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Natural Colors in Candles

Yes, it's possible!

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Melted Soy Wax

Melted Infused Soy Wax

David Fisher
A candle maker wrote me recently asking if the same natural colorants used in soap making could be used in candles.

Hmmmm. I had to think. Even though "natural" candles are very popular these days, I had never heard of anyone using any natural colorants in candles. I know that pigments and other "dispersed" colors like micas and oxides don't work well in candles because they clog the wick. But I wasn't sure about an "infused" color. You can make an herbal oil infusion for soap making - and soy wax is just modified soy bean oil - so I decided to try it!

  1. I started by taking eight jelly jars and putting them in a water bath in my crock pot. I filled each jar with about 6 ounces of soy container wax. (For additional step-by-step photos of the entire process, view the Natural Colors in Candles Gallery.)
  2. I put a bit of the herb I wanted to infuse into a coffee filter and tied it with a twist tie. The herbs I used were:
    • comfrey - 1 tsp.
    • rose hips powder - 1 tsp.
    • peppermint - 1 tsp.
    • lavender - 2 tsp.
    • madder root powder - 1/2 tsp
    • alkanet root powder - 1/2 tsp.
    • annatto seeds - 1/2 tsp.
    • spirulina powder - 1/2 tsp.
  3. I dropped the herb-filled coffee filters into the jars, turned the heat on low and let them steep/brew for about 24 hours.
  4. The wax stayed about 130-140 degrees. I stirred it every few hours to make sure that the infusion was getting into the wax.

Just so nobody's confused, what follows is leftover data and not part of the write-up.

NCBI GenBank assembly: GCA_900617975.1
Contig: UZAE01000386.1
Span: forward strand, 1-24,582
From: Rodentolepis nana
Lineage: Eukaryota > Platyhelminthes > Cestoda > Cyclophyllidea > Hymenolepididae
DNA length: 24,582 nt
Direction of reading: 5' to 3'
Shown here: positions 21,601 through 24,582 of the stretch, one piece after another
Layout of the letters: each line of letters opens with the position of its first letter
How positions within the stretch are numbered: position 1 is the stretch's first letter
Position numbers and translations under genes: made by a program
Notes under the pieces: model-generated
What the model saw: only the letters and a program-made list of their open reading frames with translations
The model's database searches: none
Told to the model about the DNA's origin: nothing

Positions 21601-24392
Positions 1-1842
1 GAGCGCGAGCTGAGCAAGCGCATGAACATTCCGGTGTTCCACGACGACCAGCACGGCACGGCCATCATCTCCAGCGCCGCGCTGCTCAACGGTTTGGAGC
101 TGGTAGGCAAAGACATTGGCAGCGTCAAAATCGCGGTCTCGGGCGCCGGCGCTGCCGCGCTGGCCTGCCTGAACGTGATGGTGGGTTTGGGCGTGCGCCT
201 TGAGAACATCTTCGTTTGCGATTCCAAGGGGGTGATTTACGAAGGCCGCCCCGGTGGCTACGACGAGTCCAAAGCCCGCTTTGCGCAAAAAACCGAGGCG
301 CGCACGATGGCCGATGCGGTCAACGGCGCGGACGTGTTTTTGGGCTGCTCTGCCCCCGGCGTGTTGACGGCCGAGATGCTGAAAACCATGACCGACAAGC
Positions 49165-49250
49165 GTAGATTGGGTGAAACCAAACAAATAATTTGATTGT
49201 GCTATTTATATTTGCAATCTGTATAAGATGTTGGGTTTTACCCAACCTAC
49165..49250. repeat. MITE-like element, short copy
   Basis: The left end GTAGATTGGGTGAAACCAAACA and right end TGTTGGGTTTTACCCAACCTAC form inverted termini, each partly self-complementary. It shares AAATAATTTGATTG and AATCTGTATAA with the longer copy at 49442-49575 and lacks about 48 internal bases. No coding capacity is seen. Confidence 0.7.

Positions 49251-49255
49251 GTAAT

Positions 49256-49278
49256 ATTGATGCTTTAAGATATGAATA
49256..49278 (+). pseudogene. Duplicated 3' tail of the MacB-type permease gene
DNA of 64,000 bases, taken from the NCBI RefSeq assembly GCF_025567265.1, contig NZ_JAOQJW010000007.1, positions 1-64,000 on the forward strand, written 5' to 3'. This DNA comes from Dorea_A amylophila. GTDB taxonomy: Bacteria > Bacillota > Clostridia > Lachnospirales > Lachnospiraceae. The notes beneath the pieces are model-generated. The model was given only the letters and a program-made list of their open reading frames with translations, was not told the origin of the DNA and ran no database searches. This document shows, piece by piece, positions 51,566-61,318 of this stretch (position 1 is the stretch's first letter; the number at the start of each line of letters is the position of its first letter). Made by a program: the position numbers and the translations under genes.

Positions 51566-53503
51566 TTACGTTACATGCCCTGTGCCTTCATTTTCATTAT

5. After 24 hours, I pulled the filters out and let them cool. (For step by step photos of the entire process and the tests, view the Natural Colorants in Soy Wax Gallery. The comfrey, rose hips and lavender didn't infuse much color at all. The rose hips gave the slightest of orange tint. The peppermint gave a very light green shade. The madder root gave a nice light peach shade. The alkanet gave a wonderful burgundy red shade. The annatto gave a nice warm yellow and the spirulina gave a nice warm green. With more herb in the filter, and more infusion time, the colors would be darker.
  6. In the tests I've done so far, none of the infused colors seems to be affecting the burn time or clogging the wick - but you'll want to test it for yourself. I did get a bit of sediment in the alkanet and spirulina jars...but not enough to affect the candle really.
The really exciting thing is that you really can make a nicely colored natural candle using soy wax, essential oils, and infusing the wax with one of these natural colorants.

So...for the basics of how to infuse wax yourself, go to the page 2.

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